The first of a five-part series Widely considered one of the reasons the country was brought back from the brink of anarchy, Sunni militias have been so badly weakened that they are unable to halt their slide in the new Iraq's political landscape.
Power shift as Awakening languishes
BAGHDAD // On a recent Friday in Baghdad, hundreds of men strolled slowly to the Abu Hanifa mosque in the Sunni bastion of Adhamiya. Many wore pristine white dishdashes and white caps. They walked under the watchful gaze of dozens of Iraqi soldiers.
Iraqi army pickup trucks and Humvees were parked in empty streets. In the main square, concrete blast walls surrounded the mosque, which was a shrine to the important Sunni theologian Abu Hanifa, founder of the Hanafi school of Islam.
Unlike what one might hear in other mosques, particularly Shiite ones, this Friday sermon abstained from politics. Sheikh Abdel Sattar Abdel Jabbar spoke only of religion.
This was perhaps out of fear. More likely, it was out of futility and a sense of acceptance that in the new Iraq, many Sunnis will not regain the lofty status they held during the rule of Saddam Hussein.
That angers Mutlab, who provided only his first name to protect himself. As a member of a Sunni militia group, he fought al Qa’eda militants alongside the US forces.
“We are made to work in sanitation and we fought the terrorists,” he said.
“It was better before. We ruled the street. Nobody could talk to us – not the army, nobody. We communicated directly with the Americans. Now nobody respects us.”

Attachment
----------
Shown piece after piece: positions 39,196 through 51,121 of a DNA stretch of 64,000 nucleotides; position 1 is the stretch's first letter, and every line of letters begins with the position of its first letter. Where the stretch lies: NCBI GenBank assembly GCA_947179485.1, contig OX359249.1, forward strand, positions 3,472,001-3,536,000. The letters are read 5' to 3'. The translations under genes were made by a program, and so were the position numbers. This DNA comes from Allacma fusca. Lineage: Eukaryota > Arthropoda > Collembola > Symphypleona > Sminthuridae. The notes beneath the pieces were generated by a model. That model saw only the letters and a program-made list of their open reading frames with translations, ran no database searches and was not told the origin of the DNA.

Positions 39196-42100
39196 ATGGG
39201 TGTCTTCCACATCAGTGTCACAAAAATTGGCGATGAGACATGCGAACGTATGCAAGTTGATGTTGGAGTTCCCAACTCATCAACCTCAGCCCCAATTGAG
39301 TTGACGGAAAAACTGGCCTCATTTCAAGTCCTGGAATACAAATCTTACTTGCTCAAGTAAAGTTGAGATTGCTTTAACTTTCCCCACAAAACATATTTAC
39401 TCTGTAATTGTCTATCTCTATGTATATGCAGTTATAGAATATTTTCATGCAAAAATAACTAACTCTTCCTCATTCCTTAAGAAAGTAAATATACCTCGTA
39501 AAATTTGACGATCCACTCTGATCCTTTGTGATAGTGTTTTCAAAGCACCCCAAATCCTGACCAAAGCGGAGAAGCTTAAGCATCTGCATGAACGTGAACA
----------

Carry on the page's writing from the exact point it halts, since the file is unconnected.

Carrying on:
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The sermons at the Abu Hanifa mosque were not always tranquil.
Adhamiya was the last district of Baghdad to fall to the US-led invasion in 2003 and the last place Saddam Hussein made a public appearance before he went into hiding.
After the fall of Baghdad to the United States, the first Friday sermon in Abu Hanifa compared the cataclysm to the venerable city’s seizure by the Mongols in 1258. It also called for unity between majority Shiites and minority Sunnis.
But that was not to be. The disbanding of the Baath Party and the Iraq army by occupation authorities in May 2003 helped create a political and security vacuum, which in turn triggered sectarian violence and sent Iraq spiraling towards near-civil war. For the next two years, sermons from the Abu Hanifa mosque railed against the occupation. Adhamiya, home to prominent Iraqi families for generations as well as middle-class Sunnis, became a bastion of the resistance. Eventually, it fell under the control of groups inspired by al Qa’eda.